How to Manage Bypasses Using SLM

by | Oct 22, 2019 | Blog News, Process Safety

IEC 61511 Part 1, contains extensive discussions of the design and operating procedures for SIF bypasses. Clause 16.2 describes operational requirements such as:

  • Performing a hazard analysis prior to initiating a bypass
  • Having operational procedures in place for when a protective function has been bypassed
  • Logging of all bypasses.

How to Manage Bypasses Using SLM – through a robust Bypass management and logging function that meets all of the requirements of IEC-61511 and integrates with the performance analysis and reporting functions of the SLM Operate-Maintain (OM) Module. SLM OM Module uses the Bypass Authorization object and Work Flow to initiate, approve and record the execution of Protective Function Bypasses. SLM does not limit the use of Bypasses to just SIFs. In SLM, any protective function may have a Bypass Authorization associated with it.

Read more about the Benefits of Effective Bypass Management 

The figure below illustrates how the Work Flow supports the tasks required on how to manage bypasess using SLM:

A Bypass Authorization is initiated by any authorized SLM user. In practice this will usually be a member of the Operations Staff for a Unit, often a shift foreman or Operations Engineer. The originator is guided to enter the information required to support the Bypass Authorization. This includes:

  • Basic Bypass information such as the reason for the Bypass, the anticipated start date and time and the maximum time which the Protective Function is to be Bypassed
  • Hazard Assessment information – this includes an identification and assessment of the potential severity of hazards that may occur while the Protective Function is Bypassed and the corrective measures that should be taken if the hazard occurs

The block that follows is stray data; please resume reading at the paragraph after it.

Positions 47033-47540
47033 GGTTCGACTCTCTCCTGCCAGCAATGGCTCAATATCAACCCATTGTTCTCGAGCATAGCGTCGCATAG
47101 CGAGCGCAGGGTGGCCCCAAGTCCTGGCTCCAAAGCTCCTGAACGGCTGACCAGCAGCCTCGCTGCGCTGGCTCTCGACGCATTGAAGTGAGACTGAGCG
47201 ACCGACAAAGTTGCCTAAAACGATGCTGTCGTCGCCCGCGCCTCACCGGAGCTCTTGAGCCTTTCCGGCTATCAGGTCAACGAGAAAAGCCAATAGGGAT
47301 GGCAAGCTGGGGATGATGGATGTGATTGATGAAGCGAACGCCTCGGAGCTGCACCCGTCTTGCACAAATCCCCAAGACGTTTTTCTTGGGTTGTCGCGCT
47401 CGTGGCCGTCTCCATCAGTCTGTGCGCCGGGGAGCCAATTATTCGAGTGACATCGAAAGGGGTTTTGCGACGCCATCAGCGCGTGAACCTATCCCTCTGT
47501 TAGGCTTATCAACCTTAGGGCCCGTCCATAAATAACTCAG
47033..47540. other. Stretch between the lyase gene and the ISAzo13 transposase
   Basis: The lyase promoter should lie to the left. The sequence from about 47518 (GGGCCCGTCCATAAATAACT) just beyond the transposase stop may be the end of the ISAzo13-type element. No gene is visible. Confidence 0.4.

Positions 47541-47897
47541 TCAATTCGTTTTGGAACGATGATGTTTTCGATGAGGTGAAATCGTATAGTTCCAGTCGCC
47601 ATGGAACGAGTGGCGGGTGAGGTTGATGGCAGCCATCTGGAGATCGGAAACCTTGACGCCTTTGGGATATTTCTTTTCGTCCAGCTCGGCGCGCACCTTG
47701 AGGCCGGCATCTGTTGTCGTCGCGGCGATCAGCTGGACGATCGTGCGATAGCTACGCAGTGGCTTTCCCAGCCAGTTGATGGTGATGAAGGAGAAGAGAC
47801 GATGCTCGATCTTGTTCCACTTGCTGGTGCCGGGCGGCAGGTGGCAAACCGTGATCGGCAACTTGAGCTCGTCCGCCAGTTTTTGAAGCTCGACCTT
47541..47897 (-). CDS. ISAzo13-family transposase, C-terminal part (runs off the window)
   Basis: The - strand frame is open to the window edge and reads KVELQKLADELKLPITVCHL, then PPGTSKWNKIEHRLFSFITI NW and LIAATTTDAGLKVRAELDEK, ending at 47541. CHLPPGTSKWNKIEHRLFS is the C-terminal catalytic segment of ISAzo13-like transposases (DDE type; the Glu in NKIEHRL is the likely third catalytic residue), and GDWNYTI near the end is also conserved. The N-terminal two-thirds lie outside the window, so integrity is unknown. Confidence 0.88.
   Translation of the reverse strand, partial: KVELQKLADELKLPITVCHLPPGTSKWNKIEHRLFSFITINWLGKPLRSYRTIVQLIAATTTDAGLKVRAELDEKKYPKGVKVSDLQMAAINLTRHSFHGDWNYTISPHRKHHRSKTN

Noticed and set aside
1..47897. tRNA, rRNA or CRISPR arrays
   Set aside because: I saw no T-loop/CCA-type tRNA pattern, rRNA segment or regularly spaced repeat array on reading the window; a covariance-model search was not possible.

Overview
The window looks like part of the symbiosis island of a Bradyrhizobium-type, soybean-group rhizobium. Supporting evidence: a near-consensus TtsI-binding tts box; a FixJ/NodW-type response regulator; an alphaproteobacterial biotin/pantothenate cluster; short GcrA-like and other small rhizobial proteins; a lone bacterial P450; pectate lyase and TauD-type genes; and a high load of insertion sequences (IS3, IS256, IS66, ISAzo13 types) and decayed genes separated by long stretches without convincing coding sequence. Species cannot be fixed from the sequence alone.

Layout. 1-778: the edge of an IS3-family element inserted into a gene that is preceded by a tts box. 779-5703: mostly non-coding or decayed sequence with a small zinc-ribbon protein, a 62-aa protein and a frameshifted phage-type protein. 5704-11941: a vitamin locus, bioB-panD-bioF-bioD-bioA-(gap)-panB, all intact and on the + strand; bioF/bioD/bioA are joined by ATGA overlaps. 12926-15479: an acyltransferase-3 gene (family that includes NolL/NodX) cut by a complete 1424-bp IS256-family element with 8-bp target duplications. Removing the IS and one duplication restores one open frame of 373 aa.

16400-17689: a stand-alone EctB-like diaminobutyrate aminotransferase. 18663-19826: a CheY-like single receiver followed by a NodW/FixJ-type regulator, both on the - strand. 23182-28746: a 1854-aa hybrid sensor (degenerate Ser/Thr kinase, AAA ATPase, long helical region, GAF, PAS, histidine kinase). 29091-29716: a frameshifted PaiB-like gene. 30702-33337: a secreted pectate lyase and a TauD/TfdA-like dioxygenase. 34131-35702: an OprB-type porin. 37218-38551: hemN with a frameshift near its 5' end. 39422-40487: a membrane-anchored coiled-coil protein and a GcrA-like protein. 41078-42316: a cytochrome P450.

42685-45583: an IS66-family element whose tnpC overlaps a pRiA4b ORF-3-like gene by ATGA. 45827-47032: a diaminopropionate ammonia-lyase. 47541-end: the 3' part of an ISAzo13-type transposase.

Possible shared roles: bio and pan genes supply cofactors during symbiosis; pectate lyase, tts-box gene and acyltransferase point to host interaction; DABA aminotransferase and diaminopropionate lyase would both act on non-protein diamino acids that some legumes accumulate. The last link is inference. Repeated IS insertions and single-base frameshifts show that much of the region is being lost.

• Operation Procedures that are required to be used to mitigate potential hazards that may occur while the Protective Function is Bypassed
  • Identification of the Devices associated with the Protective Function that will be Bypassed

Once this information is provided, the user then may submit the Bypass Authorization for Approval. The Bypass Authorization is submitted to the designated Approver, typically an Operations Supervisor of Manager. The Approver reviews the Bypass Authorization and either Approves or Disapproves the request.

Once the Bypass Authorization is Approved, the Operations team may execute the Bypass as planned. The originator or other authorized user may then record the start date and time of the Bypass in the Bypass Authorization. If a Bypass is expected to exceed the time requested in the original Bypass Authorization submittal, the user may request approval for a Bypass Extension by filling in the data in the Bypass extension section of the Bypass Authorization object. When approved, this will update the authorized Bypass time and prevent the Bypass from being reported as exceeding its authorized time.

When the Bypass is completed, the originator or other authorized user then enters the date and time when the Protective Function is returned to service and then close the Bypass Authorization. Closing of the Bypass Authorization results in the Bypass data being added to the SLM Events that are used to analyze Protective Function and Device performance.

SLM contains performance views that capture all Bypasses for a Function, Unit and Site. The analysis functions include reporting on the number of bypasses, time in bypass and identification of Bypass Events that exceeded the authorized bypass time. SLM will also compute the effect of Bypasses on a Protective Function’s in-service performance, such as computing the in-service reduction in the Functions’ RRF or PFD. Functions that have excessive Bypasses will also show up on the Unit and Site bad actors lists.


Rick Stanley has over 40 years’ experience in Process Control Systems and Process Safety Systems with 32 years spent at ARCO and BP in execution of major projects, corporate standards and plant operation and maintenance. Since retiring from BP in 2011, Rick formed his company, Tehama Control Systems Consulting Services, and has consulted with Mangan Software Solutions (MSS) on the development and use of MSS’s Safety Lifecycle Management software.

Rick has a BS in Chemical Engineering from the University of California, Santa Barbara and is a registered Professional Control Systems Engineer in California and Colorado. Rick has served as a member and chairman of both the API Subcommittee for Pressure Relieving Systems and the API Subcommittee on Instrumentation and Control Systems.